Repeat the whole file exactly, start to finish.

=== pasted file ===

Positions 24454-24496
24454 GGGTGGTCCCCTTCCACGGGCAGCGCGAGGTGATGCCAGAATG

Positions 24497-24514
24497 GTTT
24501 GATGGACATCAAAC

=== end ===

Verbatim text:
Positions 24454-24496
24454 GGGTGGTCCCCTTCCACGGGCAGCGCGAGGTGATGCCAGAATG

Positions 24497-24514
24497 GTTT
24501 GATGGACATCAAAC